Blockbuster closes 300 retail stores – can’t compete with Netflix

vbimport

#1

We’ve just posted the following news: Blockbuster closes 300 retail stores – can’t compete with Netflix[newsimage]http://static.myce.com//images_posts/2012/01/BlockbusterLogo.jpg[/newsimage]

Video rental chain Blockbuster will close its last 300 retail stores by January 2014.

            Read the full article here: [http://www.myce.com/news/blockbuster-closes-300-retail-stores-cant-compete-with-netflix-69485/](http://www.myce.com/news/blockbuster-closes-300-retail-stores-cant-compete-with-netflix-69485/)

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#2

I wish I could be sad for the demise of Blockbuster, but I’m not. I rarely if ever rent movies anymore (I mostly rely on VOD, and am dabbling in streaming), and when I do, I usually get something from Redbox. I can’t remember the last time I set foot in a Blockbuster store. I still see a few Family Video outlets here and there, but I expect those will also go the way of the T-Rex eventually.


#3

This makes me sad. I called this years ago and had a ton of viable ways for them to stay afloat. Their management must all be related to that of BlackBerry/RIM. Too many fat cats who don’t see what’s coming around the corner. The “Too big to fail” syndrome. I have fond memories of visiting the local Blockbuster/Jumbo Video/whatever to pick out a movie for a guy night/date/etc. I wish I could take my son and wife out and pick a flick from the “wall of movies”, but those days are gone. My 6 year old boy will never know the excitement of going to pick out a movie from a myriad of options on a Friday or Saturday afternoon and maybe pick up some overpriced popcorn/pop/candy at the checkout. I guess buying a recent release Blu-ray at Best Buy or Future Shop will have to suffice.


#4

I shed not a tear at their loss. When I first traveled in the US in 2002 and 2003, we went thru many places that had ma-n-pa video-stores being shutdown because a Blockbuster or HollywoodVideo was opening down the street.

They smashed thousands of those businesses - tens of thousands, perhaps. So now they’re enjoying that fate themselves. No tears for them.


#5

The saddest thing is that now people [I]are[/I] renting from RedBox and consequently limiting themselves to the 100 or so movies they carry.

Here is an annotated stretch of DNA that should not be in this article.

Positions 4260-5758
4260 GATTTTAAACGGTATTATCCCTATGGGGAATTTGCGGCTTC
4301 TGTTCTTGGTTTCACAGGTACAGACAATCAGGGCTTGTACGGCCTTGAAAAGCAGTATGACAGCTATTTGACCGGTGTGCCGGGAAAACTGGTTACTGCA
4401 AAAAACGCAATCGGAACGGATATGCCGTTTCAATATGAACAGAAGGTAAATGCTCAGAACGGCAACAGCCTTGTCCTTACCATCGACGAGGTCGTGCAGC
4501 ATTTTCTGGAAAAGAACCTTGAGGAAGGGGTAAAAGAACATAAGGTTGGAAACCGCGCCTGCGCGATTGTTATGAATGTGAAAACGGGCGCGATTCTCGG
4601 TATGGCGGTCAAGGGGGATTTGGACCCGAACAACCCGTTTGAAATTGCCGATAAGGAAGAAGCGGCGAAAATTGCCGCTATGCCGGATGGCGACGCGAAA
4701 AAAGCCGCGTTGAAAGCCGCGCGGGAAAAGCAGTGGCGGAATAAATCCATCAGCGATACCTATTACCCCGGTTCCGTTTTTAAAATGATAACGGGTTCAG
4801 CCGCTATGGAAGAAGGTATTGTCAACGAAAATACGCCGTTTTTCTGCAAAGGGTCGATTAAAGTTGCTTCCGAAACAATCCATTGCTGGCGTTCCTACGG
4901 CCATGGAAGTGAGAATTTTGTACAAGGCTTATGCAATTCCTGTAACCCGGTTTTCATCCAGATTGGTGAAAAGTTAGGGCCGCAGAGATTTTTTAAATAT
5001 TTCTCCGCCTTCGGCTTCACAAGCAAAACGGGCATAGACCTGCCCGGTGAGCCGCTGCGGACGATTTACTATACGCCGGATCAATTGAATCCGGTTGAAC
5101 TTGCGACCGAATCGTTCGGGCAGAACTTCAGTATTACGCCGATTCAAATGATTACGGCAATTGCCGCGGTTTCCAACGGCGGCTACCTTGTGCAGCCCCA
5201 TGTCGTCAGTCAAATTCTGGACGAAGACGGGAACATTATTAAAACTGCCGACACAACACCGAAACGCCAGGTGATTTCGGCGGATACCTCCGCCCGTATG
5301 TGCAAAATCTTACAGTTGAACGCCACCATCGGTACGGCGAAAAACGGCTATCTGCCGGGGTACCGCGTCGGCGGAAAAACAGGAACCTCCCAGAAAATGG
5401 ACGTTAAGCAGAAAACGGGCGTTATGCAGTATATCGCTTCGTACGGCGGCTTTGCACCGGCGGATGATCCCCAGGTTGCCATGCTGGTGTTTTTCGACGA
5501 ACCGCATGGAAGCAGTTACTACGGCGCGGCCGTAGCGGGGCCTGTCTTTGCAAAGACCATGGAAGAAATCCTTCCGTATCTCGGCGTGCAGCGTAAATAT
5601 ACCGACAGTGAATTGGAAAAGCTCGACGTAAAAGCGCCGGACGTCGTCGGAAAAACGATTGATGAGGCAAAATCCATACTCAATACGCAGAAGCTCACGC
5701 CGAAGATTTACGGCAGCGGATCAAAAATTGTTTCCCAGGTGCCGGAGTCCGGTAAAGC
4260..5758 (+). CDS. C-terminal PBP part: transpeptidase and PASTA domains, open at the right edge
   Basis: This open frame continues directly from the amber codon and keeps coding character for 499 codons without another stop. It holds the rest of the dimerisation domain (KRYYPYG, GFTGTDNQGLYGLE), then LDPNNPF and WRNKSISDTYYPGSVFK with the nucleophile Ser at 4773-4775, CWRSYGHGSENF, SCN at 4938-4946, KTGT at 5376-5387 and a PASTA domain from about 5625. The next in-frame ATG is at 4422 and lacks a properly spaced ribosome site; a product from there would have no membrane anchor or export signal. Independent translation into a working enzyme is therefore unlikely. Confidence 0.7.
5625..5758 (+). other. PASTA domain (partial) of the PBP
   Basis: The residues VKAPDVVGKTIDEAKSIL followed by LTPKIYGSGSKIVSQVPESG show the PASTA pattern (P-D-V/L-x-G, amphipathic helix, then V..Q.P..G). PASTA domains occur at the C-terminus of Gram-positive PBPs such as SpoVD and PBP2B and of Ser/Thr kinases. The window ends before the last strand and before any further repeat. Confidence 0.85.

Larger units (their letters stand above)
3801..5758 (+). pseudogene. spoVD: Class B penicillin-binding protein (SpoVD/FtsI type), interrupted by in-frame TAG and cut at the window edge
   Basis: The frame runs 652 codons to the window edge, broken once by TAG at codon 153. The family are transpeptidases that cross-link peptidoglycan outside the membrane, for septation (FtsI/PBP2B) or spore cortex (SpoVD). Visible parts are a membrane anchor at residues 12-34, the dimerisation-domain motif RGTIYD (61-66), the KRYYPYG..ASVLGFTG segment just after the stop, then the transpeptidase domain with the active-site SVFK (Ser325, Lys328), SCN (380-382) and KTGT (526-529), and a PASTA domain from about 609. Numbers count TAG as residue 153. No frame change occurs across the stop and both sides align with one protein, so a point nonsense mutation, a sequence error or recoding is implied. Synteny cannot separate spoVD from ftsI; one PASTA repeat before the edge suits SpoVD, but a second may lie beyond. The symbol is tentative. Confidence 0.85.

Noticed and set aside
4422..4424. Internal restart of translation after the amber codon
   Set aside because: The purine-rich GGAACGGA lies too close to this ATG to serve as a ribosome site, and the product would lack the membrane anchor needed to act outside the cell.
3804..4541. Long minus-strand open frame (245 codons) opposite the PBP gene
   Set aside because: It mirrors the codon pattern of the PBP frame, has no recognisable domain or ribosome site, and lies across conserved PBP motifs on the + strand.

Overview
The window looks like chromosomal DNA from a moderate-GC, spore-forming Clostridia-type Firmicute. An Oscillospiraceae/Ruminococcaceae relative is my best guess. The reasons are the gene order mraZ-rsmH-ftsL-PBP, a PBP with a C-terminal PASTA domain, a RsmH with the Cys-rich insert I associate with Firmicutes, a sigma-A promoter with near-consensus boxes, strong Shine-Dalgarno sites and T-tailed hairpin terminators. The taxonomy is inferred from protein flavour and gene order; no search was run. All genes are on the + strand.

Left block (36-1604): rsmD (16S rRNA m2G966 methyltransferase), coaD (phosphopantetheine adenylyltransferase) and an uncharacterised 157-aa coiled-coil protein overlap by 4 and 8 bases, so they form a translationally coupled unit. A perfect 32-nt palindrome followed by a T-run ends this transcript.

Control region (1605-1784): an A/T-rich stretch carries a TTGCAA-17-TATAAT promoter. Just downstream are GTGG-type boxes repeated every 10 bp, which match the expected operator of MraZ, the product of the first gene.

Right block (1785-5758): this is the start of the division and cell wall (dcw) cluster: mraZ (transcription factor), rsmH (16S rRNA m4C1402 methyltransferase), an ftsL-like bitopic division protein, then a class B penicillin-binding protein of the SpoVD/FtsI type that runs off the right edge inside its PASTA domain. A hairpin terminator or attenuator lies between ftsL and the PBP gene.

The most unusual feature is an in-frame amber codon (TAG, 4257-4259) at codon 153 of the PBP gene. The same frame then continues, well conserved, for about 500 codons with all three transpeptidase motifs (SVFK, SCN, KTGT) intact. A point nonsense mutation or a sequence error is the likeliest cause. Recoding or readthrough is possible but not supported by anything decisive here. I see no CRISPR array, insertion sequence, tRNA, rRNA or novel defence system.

#6

It’s sad not Blockbuster closing, but almost every video rental closing.
And as olyteddy posted, people are limiting themselves to what movies their onlise service as.
But it’s the modern ages, people only want big stores huge malls, and not work for anything.
In the “dark ages” when i was young, we had to go downtown and walk the streets going from store to store, to buy our food, clothes, etc…, now we want to buy all in the same place, and with video we are even too lazy to get out of the house!!!
Sooner or later we are going to pay the price, as Blockbuster killed small video stores, now netflix kills Blockbuster, and in some years there’s no competition, and we pay what they want to watch what they want, as there will be only one or two service providers!!!
This will happen in all markets, video, food, clothes, electronics, there will be only two or three big chains that control the market and the price of things.
Think about the quality of service and the price you pay for the cellphone company, internet, cable TV!!! There are only a couple of chains ruling the market and even those are merging…


#7

In a way it is sad–make it a blockbuster night became an iconic branding in the 90’s. It was always fun going into a video store and trying to pick out a film or a video game to rent.


#8

I guess it’s bittersweet?

Back in the hey day Blockbuster was my last choice. They were the most expensive place to rent movies from. I would try and rent from a local chain first and blockbuster was one of my last choices.

That being said I still used them a fair mount. They sheer quantity of new releases they had on hand was impressive. They were always the one spot you could get a new release and the odds of it being sold out were slim.

Now were in the 21st century and they’ve become obscelete. DVD/Bluray sort of took the reigns and if people want the physical product they buy it instead of rent it. For everyone else there is netflix, xbox market place etc…

I’m still surprise Dish paid as much as they did for it.


#9

One thing that these national chains did was survive longer in areas without broadband services, so they were a good counterpoint to the fallacy of “streaming is everywhere”. But Netflix does an even more thorough job, thanks to the postal system.

There’s a small town two hours away that has a surviving ma-n-pa shop, with still about 3,000 videotapes and 1,000 DVDs for their locals. Doris Day’s WHERE WERE YOU WHEN THE LIGHTS WENT OUT is there on VHS. So’s MONSTER OF PIEDRAS BLANCAS and INVASION OF THE SAUCER MEN.


#10

I use Block Buster by mail and I like it. Rent 3 movies and either mail them back or use in-store exchange for new release on Tuesday. Good service with very bad customer support people left because the support.
When Dish took over Block Buster the store manager said within a year they would be closed, yup she was right. A few months ago she said that Dish was trying to sell BB but had no buyers wonder why.

On an odd note how many swap meet movie pirates are going under because of this? Every Tuesday morning a guy would go to the local BB rent the new releases and go to his car. Would not leave the parking lot till he returned the movies.


#11

MrLoren, did he at least pull the shades? (I am thinking of the SEINFELD “Am I a Van Guy?” episode. If it’s rockin’, don’t come a-knockin’…)

Or else it’s the modern-day Cheech & Chong “open car doors” joke, this time with USB cords and power-charges dangling out.